Volusia County Council approves Sheriff's law enforcement contract with Oak Hill

Oak Hill Police Chief Diane YoungOak Hill Police Sgt. Manny Perez

NSBNews.net photos and video / Embattled Oak Hill Police Chief Diane Young and Sgt. Manny Perez were just one example of the infighting and corruption allegations that led to the demise of the Oak Hill police force last month.

OAK HILL The Volusia County Council unanimously approved an agreement Thursday with Oak Hill to contract out the city’s law enforcement services to the Sheriff’s Office. The contract covers a 13-month period, through September of next year.

The council's action follows the Oak Hill City Commission’s decision on Aug. 1, to disband its municipal police department. The Sheriff’s Office immediately stepped in to begin patrolling Oak Hill while city leaders decided what they wanted to do in the long-term. On Aug. 22, the City Commission agreed to execute a contract with the Sheriff’s Office.

Oak Hill Commissioner Doug Gibson welcomes a Volusia County Sheriff's deputy Monday night to his new beat just hours after the Oak Hill PD was shut down by the city.

And Thursday’s action by the County Council to ratify the contract finalized the deal. Under the terms of the contract, the Sheriff’s Office is providing around-the-clock law enforcement service with a total of four patrol deputies. The city also will receive all of the Sheriff’s Office’s ancillary law enforcement services, such as investigations, crime scene, legal, personnel, records, dispatch and evidence collection.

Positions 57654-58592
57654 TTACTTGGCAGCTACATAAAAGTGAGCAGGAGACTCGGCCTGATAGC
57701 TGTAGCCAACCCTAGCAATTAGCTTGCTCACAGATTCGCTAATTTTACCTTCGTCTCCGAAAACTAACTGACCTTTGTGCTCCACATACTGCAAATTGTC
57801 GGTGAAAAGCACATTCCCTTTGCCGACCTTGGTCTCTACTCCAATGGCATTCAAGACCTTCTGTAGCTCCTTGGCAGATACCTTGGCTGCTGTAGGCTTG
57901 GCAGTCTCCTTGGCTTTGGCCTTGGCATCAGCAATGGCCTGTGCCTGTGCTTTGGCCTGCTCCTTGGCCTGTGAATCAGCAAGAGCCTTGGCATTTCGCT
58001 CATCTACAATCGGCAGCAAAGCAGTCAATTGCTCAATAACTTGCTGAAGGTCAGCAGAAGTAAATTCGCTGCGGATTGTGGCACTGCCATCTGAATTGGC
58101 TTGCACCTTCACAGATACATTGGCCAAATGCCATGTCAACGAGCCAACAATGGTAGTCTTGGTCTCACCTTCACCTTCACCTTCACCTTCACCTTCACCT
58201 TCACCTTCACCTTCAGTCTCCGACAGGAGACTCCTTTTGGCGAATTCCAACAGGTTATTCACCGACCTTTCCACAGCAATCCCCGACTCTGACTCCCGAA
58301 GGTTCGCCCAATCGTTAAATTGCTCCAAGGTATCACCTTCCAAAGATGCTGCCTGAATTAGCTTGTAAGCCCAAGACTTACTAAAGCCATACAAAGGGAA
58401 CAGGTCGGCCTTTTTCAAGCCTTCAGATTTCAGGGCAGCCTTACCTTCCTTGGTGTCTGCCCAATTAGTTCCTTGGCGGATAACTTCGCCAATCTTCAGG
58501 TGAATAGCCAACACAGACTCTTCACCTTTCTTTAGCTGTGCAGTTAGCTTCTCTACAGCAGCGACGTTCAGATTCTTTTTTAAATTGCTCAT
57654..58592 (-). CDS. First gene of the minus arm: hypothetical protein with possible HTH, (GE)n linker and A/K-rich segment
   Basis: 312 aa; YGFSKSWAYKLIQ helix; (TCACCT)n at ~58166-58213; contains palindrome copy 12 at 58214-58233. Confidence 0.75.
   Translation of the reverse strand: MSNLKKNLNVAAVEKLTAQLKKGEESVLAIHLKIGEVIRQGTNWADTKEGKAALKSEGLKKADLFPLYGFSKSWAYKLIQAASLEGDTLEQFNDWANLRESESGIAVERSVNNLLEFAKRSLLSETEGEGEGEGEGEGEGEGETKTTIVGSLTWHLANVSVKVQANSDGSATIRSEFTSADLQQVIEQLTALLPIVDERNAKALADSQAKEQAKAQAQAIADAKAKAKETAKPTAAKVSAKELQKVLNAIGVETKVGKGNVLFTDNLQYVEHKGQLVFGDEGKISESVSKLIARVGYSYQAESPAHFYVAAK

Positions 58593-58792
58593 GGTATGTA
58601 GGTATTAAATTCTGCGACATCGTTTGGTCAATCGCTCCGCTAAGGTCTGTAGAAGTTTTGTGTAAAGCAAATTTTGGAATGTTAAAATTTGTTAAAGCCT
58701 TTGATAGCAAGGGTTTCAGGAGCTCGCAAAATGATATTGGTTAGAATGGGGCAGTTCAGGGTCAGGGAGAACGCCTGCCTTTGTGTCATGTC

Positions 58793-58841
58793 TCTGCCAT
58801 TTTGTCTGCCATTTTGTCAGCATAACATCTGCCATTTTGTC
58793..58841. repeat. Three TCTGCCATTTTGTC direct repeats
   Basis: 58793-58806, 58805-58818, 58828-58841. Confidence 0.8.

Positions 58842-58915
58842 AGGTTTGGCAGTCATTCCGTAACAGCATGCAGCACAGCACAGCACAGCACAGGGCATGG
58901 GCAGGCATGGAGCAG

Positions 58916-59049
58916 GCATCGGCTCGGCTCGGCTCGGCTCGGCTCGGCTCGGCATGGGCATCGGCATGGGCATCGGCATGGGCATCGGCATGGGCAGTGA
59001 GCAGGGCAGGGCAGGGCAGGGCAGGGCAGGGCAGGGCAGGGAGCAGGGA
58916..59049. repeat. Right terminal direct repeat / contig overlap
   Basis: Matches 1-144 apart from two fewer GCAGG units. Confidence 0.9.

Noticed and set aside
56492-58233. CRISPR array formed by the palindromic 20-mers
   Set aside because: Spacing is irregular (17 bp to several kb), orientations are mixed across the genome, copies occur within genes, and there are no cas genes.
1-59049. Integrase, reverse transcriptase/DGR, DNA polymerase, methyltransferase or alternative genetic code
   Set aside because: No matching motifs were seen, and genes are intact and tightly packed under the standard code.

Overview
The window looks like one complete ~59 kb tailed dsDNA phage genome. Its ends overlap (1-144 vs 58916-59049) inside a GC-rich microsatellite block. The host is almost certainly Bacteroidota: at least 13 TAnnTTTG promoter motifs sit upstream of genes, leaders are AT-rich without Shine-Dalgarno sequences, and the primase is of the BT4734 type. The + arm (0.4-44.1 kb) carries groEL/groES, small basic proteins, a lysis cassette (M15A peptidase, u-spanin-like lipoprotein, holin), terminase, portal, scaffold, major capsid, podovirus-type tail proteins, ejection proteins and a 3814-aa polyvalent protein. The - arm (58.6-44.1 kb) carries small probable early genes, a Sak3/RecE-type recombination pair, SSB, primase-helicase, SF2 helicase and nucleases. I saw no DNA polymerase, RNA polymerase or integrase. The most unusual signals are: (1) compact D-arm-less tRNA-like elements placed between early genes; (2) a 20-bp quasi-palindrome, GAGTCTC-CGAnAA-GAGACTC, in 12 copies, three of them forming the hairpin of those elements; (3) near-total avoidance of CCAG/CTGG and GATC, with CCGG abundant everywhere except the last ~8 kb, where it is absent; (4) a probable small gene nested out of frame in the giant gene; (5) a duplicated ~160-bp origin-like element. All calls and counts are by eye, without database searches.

The cost to the city for the 13-month agreement is $501,057, about the same as Oak Hill was paying annually for its eight-member force.

Oak Hill now joins three other cities -- Deltona, DeBary and Pierson -- that also contract with the Sheriff’s Office for law enforcement services. The former municipal police force under embattled Police Chief Diane Young had been rocked by scandal during her year-and-a-half tenure with two sergeants on back-to-back suspensions and infighting between the chief that also led to the outright firing of City Clerk/Administrator Laura Goodearly, who had a prior DUI conviction.

Oak Hill City Clerk/Administrator Laura Goodearly hides behind a sheet of paper.

Oak Hill City Clerk/Administrator Laura Goodearly uses a sheet of paper to try and hide her face from the video camera during discussion about a pay raise at a Commission meeting earlier in the spring. Click on the video to see Goodearly's bizarre behavior.

At least one former police officer has also questioned the integrity of City Commissioner Ron Engele, the architect behind the dismissal of the entire police force, while he himself had been accused of "standing up drunk" at an intersection during a storm and barking orders at the chief and two officers.

Oak Hill Commissioner Ron Engele threatens NSBNews.net during a meeting in March and has the website's editror removed. At the next commission meeting, Mayor Mary Lee Cook apologized for his illegal action while Engelee was a no show.